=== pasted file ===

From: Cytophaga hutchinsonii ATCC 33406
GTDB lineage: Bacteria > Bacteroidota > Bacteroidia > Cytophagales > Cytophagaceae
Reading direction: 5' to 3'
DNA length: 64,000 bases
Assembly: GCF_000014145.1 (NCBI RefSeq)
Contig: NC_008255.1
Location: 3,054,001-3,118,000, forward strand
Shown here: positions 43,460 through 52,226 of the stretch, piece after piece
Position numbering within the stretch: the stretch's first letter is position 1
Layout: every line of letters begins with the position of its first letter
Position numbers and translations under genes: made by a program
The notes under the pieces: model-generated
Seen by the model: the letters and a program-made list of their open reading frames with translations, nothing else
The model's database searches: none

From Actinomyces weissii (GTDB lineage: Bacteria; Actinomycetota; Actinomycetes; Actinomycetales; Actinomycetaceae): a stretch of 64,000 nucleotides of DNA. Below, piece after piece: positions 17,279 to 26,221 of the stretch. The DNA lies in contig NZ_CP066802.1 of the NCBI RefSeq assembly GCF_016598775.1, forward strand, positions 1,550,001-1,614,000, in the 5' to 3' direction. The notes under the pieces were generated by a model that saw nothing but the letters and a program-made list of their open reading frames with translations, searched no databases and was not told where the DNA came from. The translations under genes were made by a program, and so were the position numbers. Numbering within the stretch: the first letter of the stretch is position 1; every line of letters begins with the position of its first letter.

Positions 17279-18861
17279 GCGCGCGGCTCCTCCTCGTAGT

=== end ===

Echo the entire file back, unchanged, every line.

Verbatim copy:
From: Cytophaga hutchinsonii ATCC 33406
GTDB lineage: Bacteria > Bacteroidota > Bacteroidia > Cytophagales > Cytophagaceae
Reading direction: 5' to 3'
DNA length: 64,000 bases
Assembly: GCF_000014145.1 (NCBI RefSeq)
Contig: NC_008255.1
Location: 3,054,001-3,118,000, forward strand
Shown here: positions 43,460 through 52,226 of the stretch, piece after piece
Position numbering within the stretch: the stretch's first letter is position 1
Layout: every line of letters begins with the position of its first letter
Position numbers and translations under genes: made by a program
The notes under the pieces: model-generated
Seen by the model: the letters and a program-made list of their open reading frames with translations, nothing else
The model's database searches: none

From Actinomyces weissii (GTDB lineage: Bacteria; Actinomycetota; Actinomycetes; Actinomycetales; Actinomycetaceae): a stretch of 64,000 nucleotides of DNA. Below, piece after piece: positions 17,279 to 26,221 of the stretch. The DNA lies in contig NZ_CP066802.1 of the NCBI RefSeq assembly GCF_016598775.1, forward strand, positions 1,550,001-1,614,000, in the 5' to 3' direction. The notes under the pieces were generated by a model that saw nothing but the letters and a program-made list of their open reading frames with translations, searched no databases and was not told where the DNA came from. The translations under genes were made by a program, and so were the position numbers. Numbering within the stretch: the first letter of the stretch is position 1; every line of letters begins with the position of its first letter.

Positions 17279-18861
17279 GCGCGCGGCTCCTCCTCGTAGT